20
votes
11answers
3k views

Phrase to mean one is described by his name [duplicate]

I found in some other languages such as Chinese an interesting idiom which describes some people; for example, when you see a person is named "Smart" and he/she is really smart, one would say: "a name ...
1
vote
4answers
37 views

Is there an idiom for the maximum amount of surprise?

Looking for an expression of extreme surprise. I've got shock, amazement, aghast and the rest of the the thesaurus, but I'm really seeking something more idiomatic. Ideally the phrase/idiom would ...
2
votes
3answers
243 views

Looking for an idiom opposite to “the more the merrier”

I am looking for an idiom or a phrase that expresses the opposite idea of "the more the merrier". Context: Five persons are taking a class in gymnastics with a private coach. Only two show up ...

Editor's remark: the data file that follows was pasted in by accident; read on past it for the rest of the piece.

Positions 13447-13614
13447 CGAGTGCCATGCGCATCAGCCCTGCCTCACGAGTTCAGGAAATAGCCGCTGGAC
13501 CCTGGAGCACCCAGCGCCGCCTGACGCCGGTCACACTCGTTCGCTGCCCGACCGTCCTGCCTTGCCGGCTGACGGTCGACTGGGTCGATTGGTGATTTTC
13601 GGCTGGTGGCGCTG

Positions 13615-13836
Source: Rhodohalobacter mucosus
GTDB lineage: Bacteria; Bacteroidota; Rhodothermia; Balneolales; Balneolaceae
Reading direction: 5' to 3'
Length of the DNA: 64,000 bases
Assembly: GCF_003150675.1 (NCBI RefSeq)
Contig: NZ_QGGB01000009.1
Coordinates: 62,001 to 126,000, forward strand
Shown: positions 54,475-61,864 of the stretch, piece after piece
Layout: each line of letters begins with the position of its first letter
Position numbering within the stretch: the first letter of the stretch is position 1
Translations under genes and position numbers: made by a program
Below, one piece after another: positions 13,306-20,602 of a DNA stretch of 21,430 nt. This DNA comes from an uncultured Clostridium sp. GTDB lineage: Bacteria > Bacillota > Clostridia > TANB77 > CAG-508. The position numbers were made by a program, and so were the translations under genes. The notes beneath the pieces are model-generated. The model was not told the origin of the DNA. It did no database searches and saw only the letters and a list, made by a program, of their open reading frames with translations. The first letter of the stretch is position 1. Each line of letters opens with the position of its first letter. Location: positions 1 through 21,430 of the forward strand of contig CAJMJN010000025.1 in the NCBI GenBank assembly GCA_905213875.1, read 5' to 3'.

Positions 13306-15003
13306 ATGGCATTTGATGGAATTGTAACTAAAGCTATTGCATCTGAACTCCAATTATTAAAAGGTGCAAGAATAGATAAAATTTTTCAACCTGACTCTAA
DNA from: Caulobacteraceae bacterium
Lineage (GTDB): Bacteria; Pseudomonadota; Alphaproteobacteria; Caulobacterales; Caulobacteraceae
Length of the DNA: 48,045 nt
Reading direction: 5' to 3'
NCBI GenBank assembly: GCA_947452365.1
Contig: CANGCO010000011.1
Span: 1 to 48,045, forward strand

0
votes
1answer
42 views

Searching for a possible idiom

I was watchin the show "The Leftovers" and there is a scene where a woman is talking to a guy who was giving a survey to people. They were talking about the results. And he said that the responses he ...
11
votes
20answers
2k views

Word or short phrase for something that constantly monitors

I'm looking for a word for a computer that monitors a group of things, and computer always notices when a member of the group misbehaves. So the group cannot escape notice. Example: The monitor ...
7
votes
8answers
489 views

Word, phrase or idiom for an action taken for solely political advantage

Is there a word, phrase or idiom for an action taken for solely political advantage (although superficially this might be non-obvious)? Example: What evidence is there that Lyndon Johnson's War ...